Most of the novel mutations found in the Avr4 gene led to cysteine substitutions in the Avr4 protein causing loss of HR-inducing activity on Cf-4 plants (Fig 3B). The Cys64Tyr substitution in Avr4 reported before  showed a weaker effect on destroying HR-inducing activity on Cf-4 plants than the novel Cys64Phe and Cys64Ser substitutions reported here. Also the new frame shift mutation (p.Ser107ValfsX4) caused loss of HR-inducing activity (Fig 3B).
Only the mutation (p. Pro4LeufsX18) in the signal peptide of the Avr5 gene causing a frame shift in the Avr5 protein was reported previously .The amino acid substitution (p.Gly90Arg) in the Avr5 protein that caused loss of HR-inducing activity on tomato plants carrying the Cf-5 gene had not been reported before (Fig 3C).
Relationship between different Avr genotypes in C. fulvum isolates collected in Japan
In order to identify relationships between the C. fulvum isolates collected in Japan, we classified the different Avr genotypes based on the nucleotide sequence of Avr genes and presence of either the MAT1-1 or MAT1-2 mating type locus. In total 41 unique genotypes could be identified (G01 to G41; S2 Table). We subsequently tried to infer parental relationships between existing races and recently identified races 2.9, 4.9, 4.9.11 and 2.5.9 collected in same prefecture.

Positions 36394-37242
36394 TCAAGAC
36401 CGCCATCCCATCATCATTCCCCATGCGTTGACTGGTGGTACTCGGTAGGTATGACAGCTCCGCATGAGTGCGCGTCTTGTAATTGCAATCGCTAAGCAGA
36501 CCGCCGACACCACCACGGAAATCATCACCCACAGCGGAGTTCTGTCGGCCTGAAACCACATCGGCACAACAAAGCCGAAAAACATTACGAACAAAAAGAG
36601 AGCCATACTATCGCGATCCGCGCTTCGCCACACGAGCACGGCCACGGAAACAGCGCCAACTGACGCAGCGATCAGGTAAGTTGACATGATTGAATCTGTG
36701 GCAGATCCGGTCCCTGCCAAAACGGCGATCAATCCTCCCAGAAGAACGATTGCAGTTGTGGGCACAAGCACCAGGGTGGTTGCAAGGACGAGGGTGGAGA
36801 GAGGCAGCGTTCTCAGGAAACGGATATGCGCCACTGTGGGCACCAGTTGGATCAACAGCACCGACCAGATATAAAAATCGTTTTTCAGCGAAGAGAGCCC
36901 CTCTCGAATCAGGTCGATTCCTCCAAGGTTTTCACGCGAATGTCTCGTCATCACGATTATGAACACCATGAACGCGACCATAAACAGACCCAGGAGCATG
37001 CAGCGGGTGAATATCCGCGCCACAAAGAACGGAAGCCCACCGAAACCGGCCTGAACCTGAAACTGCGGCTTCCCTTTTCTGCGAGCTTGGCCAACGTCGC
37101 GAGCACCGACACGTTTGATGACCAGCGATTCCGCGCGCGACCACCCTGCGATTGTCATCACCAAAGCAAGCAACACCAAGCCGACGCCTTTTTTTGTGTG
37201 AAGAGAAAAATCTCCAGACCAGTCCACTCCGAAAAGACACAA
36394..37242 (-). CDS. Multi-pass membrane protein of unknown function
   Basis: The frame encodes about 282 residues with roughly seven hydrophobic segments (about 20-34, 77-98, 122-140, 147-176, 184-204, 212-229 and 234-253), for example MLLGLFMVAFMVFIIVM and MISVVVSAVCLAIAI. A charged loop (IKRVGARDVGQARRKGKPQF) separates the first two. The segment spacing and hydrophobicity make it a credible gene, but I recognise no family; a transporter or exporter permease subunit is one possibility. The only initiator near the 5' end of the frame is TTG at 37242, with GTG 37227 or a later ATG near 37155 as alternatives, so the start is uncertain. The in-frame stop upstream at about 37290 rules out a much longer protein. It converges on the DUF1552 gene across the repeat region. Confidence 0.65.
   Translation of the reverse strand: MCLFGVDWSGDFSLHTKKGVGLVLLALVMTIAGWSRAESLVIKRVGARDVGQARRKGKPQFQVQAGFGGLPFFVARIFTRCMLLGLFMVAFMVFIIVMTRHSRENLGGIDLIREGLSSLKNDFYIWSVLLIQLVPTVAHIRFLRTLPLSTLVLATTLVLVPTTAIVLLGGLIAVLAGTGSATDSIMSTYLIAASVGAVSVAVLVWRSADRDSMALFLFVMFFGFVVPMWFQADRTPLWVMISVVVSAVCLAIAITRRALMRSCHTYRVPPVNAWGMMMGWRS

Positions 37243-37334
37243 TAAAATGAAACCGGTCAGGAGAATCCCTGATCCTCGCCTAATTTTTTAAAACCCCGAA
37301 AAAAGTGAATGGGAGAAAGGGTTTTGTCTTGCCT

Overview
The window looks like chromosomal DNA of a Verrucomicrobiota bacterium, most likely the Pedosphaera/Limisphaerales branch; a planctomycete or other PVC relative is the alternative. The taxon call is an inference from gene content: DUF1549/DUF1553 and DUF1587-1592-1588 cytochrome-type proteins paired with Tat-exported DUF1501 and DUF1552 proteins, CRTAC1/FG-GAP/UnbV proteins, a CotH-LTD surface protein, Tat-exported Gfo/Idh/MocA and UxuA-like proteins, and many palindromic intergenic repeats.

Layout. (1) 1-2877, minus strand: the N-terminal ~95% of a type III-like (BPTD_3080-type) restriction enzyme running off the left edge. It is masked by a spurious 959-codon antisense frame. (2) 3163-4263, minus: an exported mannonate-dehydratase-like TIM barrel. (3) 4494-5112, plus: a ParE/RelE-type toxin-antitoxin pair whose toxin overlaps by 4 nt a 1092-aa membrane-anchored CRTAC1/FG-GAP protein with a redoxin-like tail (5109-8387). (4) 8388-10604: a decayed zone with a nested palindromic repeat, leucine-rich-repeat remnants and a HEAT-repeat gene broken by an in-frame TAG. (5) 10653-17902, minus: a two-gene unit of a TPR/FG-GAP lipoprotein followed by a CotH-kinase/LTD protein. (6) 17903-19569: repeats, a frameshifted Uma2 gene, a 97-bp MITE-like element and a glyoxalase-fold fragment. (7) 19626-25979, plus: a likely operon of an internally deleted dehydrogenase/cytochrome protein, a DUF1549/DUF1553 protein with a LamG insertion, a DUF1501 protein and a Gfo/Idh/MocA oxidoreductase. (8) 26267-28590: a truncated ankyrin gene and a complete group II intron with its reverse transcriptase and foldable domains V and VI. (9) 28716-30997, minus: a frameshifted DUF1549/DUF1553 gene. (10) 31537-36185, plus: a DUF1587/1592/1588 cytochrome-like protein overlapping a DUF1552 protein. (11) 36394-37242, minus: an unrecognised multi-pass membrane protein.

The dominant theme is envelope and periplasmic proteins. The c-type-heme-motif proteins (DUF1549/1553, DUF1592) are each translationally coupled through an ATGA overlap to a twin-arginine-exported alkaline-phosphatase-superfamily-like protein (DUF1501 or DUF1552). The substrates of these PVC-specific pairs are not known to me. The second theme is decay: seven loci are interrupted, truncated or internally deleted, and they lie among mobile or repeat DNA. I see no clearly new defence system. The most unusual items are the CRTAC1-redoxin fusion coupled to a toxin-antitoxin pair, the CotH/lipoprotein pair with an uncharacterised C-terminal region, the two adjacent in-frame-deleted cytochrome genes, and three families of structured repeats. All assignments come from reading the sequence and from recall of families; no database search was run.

The race 2.9 isolates were first reported to occur in the Iwate prefecture  and most likely developed from a race 2 isolate present in Iwate. Race 2 isolate H-48/G07 from Iwate is most likely the parents of all race 2.9 isolates (G06) identified in Iwate (Table 3). Race 2 isolates occurring in other prefectures (Hokkaido, Akita, Fukushima, Gunma, Gifu, Mie, Shimane, Fukuoka, Nagasaki and Miyazaki) are excluded as the potential parents of race 2.9 isolates because they carry a different mating type locus or contain different mutations in ORFs, or low probability due to geographical distance (S2 Table; Fig 1). The other race 2.9 isolates were collected in prefectures Tochigi and Saga, but never a race 2 isolate has been collected in these prefectures (S2 Table).